However, democracy right now doesn’t quite look like what it was in Ancient Greece more than two thousand years ago. In Greek city-states, also known as polises, there was a public space called agora, where eligible citizens gathered to judge and decide on laws and their enforcement.
Usually, only male citizens older than 20 years were eligible to participate in these gatherings. And by “citizens,” we mean those born to the citizens of this particular polis. So, women, migrants from other cities, and slaves had no part in the Ancient Greek democracy. Luckily, things have come a long way since then. Course block
Ancient Greek polises were the prime example of direct democracy. Every eligible member of a political community got to influence the policy-making with a vote, decision, or preference. They could choose an acting official—a general to lead an army or an administrator to run a public construction—but they didn’t elect any members of parliament, presidents, or ministers to decide on their behalf. They were in charge of policy-making together with other citizens and neighbors.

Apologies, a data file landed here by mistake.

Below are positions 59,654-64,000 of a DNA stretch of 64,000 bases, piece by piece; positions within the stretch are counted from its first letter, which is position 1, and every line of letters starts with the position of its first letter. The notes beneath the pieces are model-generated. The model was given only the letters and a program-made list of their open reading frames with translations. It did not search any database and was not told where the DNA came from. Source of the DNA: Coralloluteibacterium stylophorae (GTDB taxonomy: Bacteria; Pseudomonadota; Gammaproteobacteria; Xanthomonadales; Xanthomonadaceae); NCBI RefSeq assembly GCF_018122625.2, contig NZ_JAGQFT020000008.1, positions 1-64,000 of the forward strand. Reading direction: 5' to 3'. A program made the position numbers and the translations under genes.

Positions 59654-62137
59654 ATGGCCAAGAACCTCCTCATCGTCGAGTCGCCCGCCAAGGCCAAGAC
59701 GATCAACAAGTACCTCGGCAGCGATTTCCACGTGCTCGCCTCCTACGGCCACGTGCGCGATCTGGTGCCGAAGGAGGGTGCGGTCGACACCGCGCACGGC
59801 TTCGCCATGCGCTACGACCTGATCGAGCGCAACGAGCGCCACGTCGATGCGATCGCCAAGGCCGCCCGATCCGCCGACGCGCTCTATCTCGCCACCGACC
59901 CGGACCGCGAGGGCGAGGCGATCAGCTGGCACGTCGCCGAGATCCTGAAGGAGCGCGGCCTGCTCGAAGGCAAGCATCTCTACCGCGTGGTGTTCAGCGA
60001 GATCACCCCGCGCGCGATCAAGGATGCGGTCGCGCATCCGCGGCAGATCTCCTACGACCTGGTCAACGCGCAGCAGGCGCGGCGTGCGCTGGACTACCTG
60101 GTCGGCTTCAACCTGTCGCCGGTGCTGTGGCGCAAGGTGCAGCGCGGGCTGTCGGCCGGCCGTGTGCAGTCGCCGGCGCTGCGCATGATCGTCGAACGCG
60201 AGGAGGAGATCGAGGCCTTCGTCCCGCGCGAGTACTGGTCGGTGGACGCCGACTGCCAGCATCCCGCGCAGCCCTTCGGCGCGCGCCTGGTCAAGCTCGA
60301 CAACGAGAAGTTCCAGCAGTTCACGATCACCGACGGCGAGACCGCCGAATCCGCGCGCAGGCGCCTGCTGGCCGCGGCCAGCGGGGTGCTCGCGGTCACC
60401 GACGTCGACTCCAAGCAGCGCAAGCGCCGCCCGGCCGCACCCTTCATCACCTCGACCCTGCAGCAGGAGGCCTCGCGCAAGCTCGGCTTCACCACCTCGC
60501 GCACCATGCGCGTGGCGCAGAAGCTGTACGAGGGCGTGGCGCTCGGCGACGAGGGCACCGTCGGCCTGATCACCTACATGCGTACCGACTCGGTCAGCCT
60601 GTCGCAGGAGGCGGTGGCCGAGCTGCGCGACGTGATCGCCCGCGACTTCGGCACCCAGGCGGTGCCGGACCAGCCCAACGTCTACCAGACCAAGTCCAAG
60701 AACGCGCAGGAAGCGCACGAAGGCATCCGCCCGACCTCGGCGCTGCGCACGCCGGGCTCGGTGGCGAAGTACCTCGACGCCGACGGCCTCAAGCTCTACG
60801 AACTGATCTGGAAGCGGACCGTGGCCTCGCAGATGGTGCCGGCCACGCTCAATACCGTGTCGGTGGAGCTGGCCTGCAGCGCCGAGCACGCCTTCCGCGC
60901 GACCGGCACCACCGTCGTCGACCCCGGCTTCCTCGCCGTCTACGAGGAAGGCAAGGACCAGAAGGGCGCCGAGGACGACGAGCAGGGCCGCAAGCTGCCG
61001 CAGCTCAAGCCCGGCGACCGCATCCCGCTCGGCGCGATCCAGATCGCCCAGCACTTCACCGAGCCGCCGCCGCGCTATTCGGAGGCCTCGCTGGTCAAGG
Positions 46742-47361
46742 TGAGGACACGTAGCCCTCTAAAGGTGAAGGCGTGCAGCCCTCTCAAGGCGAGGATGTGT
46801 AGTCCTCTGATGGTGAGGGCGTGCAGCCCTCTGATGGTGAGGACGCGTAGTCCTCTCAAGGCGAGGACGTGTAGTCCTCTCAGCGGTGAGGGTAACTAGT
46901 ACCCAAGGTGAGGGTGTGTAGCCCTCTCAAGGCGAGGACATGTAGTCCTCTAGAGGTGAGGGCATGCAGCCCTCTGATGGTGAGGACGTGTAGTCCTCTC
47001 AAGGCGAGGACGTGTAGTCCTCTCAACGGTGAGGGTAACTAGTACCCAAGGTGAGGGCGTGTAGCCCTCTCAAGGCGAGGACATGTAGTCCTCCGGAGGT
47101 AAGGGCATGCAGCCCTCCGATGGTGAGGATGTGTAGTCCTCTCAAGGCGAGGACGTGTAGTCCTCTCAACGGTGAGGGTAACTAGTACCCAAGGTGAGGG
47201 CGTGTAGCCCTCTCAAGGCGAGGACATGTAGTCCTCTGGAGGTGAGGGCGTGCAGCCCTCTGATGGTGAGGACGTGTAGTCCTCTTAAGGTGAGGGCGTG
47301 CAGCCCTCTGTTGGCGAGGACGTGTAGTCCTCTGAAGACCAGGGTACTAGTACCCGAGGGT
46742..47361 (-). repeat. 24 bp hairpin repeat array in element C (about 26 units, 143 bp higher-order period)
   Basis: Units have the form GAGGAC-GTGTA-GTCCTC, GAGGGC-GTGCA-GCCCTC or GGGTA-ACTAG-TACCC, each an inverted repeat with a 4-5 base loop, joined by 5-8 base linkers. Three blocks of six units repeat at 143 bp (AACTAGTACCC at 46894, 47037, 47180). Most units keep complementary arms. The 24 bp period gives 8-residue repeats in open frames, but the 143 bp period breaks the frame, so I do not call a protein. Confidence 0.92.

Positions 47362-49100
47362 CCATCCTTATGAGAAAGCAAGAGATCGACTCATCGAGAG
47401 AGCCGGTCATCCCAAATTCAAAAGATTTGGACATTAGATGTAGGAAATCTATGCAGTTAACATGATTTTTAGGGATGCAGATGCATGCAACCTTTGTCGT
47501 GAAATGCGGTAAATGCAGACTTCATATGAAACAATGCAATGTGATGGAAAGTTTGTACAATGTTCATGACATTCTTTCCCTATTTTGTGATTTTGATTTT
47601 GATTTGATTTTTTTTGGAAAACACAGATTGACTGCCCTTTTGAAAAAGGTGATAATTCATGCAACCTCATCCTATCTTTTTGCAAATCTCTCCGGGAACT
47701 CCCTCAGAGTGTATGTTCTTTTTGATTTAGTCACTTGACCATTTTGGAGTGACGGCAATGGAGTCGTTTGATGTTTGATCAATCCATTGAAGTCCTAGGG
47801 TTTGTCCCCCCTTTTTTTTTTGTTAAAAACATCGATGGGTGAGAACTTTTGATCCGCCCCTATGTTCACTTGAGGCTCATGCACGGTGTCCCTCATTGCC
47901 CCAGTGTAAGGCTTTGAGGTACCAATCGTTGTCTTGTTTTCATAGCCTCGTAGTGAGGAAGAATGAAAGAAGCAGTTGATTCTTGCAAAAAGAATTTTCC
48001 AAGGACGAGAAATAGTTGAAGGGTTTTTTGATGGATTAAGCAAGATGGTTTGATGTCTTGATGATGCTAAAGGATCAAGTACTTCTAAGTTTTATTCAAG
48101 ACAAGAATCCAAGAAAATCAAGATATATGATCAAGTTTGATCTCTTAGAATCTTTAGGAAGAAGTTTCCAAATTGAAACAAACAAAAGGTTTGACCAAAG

In a direct democracy, everyone usually got their chance to participate as an acting official for a certain period by drawing lots. But can a direct democracy exist in today’s world? Not in its pure form.
We still have some elements of direct democracy ingrained within modern political systems. For example, a referendum is when general public votes on a certain issue or piece of legislation.
Referendums happen regularly in Switzerland, where the political system takes up many direct democracy mechanisms. EU citizens can also start a referendum on a general European level—but they have to gather petitions of more than 3 million voters from more than ⅔ member-states.
Referendums can be binding (that is, their results automatically become the law) and non-binding (when the parliament gets to vote on it to pass it as a law).